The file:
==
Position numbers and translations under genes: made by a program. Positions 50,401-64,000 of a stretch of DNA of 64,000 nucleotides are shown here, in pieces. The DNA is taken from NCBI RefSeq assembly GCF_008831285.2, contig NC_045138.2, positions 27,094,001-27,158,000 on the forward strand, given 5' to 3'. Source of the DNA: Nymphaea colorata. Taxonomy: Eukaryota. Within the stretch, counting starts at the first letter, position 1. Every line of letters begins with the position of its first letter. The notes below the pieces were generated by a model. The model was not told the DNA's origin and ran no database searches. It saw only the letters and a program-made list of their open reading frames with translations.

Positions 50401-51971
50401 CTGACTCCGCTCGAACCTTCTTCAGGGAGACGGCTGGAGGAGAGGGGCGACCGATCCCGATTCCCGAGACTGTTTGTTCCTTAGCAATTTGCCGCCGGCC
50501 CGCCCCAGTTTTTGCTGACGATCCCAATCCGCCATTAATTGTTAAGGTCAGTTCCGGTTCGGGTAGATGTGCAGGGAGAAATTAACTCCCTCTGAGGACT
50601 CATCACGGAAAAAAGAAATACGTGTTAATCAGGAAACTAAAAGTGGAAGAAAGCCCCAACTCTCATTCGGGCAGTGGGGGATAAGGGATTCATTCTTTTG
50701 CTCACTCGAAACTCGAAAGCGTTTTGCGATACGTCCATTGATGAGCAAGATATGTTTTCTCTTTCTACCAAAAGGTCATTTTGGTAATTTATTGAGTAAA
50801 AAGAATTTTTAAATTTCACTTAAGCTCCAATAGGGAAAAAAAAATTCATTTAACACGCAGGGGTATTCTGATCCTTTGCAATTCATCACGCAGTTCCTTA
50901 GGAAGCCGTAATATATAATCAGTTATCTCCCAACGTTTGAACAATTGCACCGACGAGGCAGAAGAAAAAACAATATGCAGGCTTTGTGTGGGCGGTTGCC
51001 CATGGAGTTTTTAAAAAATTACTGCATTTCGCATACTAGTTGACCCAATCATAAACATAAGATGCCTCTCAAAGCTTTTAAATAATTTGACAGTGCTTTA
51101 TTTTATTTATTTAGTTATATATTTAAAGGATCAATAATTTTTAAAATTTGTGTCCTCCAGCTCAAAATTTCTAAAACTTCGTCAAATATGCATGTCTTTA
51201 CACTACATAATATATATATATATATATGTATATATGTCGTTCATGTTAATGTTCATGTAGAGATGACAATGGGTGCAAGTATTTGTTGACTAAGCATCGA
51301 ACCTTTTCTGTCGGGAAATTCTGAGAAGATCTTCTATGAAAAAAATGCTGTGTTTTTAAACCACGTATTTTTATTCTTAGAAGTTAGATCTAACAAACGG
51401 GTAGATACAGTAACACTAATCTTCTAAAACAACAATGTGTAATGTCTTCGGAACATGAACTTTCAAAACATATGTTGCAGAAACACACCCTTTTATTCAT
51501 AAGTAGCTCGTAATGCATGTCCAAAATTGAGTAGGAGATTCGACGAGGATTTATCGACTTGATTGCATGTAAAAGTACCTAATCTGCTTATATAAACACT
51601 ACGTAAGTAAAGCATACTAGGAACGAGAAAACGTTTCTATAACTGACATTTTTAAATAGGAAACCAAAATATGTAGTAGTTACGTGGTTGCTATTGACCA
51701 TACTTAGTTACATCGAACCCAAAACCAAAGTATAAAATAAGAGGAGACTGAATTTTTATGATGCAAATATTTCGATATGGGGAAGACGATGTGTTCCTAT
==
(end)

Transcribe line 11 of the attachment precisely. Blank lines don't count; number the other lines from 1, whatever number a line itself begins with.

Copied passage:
51201 CACTACATAATATATATATATATATATGTATATATGTCGTTCATGTTAATGTTCATGTAGAGATGACAATGGGTGCAAGTATTTGTTGACTAAGCATCGA